Jesus did this formally by building a Church and giving the Apostles His authority, “And so I say to you, you are Peter, and upon this rock I will build my church, and the gates of the netherworld shall not prevail against it. I will give you the keys to the kingdom of heaven. Whatever you bind on earth shall be bound in heaven; and whatever you loose on earth shall be loosed in heaven.” (Mt 16:18-19; see also Mt 18:18)
St. Paul refers to the Church as the “pillar and bulwark of the Truth” (1 Tim 3:15) and the body of Christ (see Col. 1:18 and Rom. 12:5). Jesus did not establish an individualistic, privatized faith. Instead, He established a Church, of which He is the head, and we are the body – completely interrelated – thrown in together despite all of our faults and foibles.
Additionally, Jesus told His disciples to obey His commands and promised the Holy Spirit would come to aid them. “If you love me, you will keep my commandments. And I will ask the Father, and he will give you another Advocate to be with you always, the Spirit of truth” (Jn 14:15-17) If we love Him, we should expect to have to live according to Christ’s “rules”.
Having established a Church, given it authority, and provided for the creation of and obedience to rules, Jesus tasked His Church to baptize (and teach): “Then Jesus approached and said to them, “All power in heaven and on earth has been given to me. Go, therefore, and make disciples of all nations, baptizing them in the name of the Father, and of the Son, and of the Holy Spirit, teaching them to observe all that I have commanded you. And behold, I am with you always, until the end of the age.” (Mt 28:18-20; see also Col 2:11-12)
Also included was the command to celebrate the Eucharist – fulfillment of the Jewish celebration of the Passover: ”For I received from the Lord what I also handed on to you, that the Lord Jesus, on the night he was handed over, took bread, and, after he had given thanks, broke it and said, ‘This is my body that is for you. Do this in remembrance of me.’ In the same way also the cup, after supper, saying, ‘This cup is the new covenant in my blood. Do this, as often as you drink it, in remembrance of me.’ For as often as you eat this bread and drink the cup, you proclaim the death of the Lord until he comes.” (1 Cor 11:23-26; see also John 6)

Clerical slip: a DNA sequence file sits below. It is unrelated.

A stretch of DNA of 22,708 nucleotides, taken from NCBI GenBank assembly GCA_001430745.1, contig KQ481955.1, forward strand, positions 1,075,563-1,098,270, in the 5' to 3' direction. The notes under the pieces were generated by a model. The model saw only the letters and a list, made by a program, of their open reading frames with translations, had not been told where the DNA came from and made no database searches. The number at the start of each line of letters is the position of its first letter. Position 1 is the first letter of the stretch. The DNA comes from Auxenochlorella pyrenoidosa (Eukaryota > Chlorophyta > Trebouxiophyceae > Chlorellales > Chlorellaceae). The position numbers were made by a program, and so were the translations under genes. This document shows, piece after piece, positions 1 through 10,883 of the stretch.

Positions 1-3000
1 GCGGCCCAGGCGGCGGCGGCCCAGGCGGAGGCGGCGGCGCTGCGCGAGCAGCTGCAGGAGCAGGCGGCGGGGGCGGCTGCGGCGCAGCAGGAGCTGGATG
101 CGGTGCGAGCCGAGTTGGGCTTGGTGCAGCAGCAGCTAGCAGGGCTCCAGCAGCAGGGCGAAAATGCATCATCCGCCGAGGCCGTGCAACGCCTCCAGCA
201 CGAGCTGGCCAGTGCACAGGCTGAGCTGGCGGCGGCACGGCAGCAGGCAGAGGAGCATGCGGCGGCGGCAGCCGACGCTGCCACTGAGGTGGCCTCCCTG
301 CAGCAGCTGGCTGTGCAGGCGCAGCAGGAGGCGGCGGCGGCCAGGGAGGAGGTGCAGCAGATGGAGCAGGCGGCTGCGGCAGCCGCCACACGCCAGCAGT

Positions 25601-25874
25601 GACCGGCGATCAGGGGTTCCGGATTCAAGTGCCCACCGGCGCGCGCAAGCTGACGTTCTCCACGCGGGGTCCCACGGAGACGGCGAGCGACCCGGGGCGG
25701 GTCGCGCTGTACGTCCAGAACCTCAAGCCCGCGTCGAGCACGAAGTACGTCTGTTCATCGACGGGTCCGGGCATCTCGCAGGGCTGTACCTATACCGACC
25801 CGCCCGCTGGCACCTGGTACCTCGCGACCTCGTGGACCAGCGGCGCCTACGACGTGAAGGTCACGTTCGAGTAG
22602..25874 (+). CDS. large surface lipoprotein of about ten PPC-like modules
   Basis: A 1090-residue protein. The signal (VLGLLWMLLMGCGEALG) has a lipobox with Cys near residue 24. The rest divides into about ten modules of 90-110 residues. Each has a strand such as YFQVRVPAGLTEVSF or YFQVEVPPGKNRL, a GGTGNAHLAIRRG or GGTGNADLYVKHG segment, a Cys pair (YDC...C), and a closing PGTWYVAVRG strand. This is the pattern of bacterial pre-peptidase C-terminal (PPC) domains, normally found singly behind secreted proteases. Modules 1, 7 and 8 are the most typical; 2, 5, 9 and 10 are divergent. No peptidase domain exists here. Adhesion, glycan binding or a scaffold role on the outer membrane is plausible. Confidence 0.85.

According to St. Augustine, the Latin origin of the word, religion, is religare – “to bind”, as in, to bind oneself to God. This binding necessarily means sacrifice – the sacrifice of our freedom to do whatever (bad thing) we want. But as Christ says, “For My yoke is easy, my burden, light.” (Mt 11:30)
The argument, “Jesus hates religion”, while well-intentioned, sets up a false dichotomy. Religion isn’t the cause of the problems attributed to it, it is our hypocrisy – our desire to do whatever evil we want and still consider ourselves holy. Blaming religion for this hypocrisy is like blaming the hospital for our sickness. So while Jesus hates hypocrisy, He loves us so deeply that he willingly died for each and every one of us hypocrites. So let us return that love, through true loving sacrifice, by binding ourselves to Jesus through His religion.
The opinions expressed by the DPS blog authors and those providing comments are theirs alone; they are not necessarily the expressions or beliefs of either the Dead Philosophers Society or Holy Apostles College & Seminary.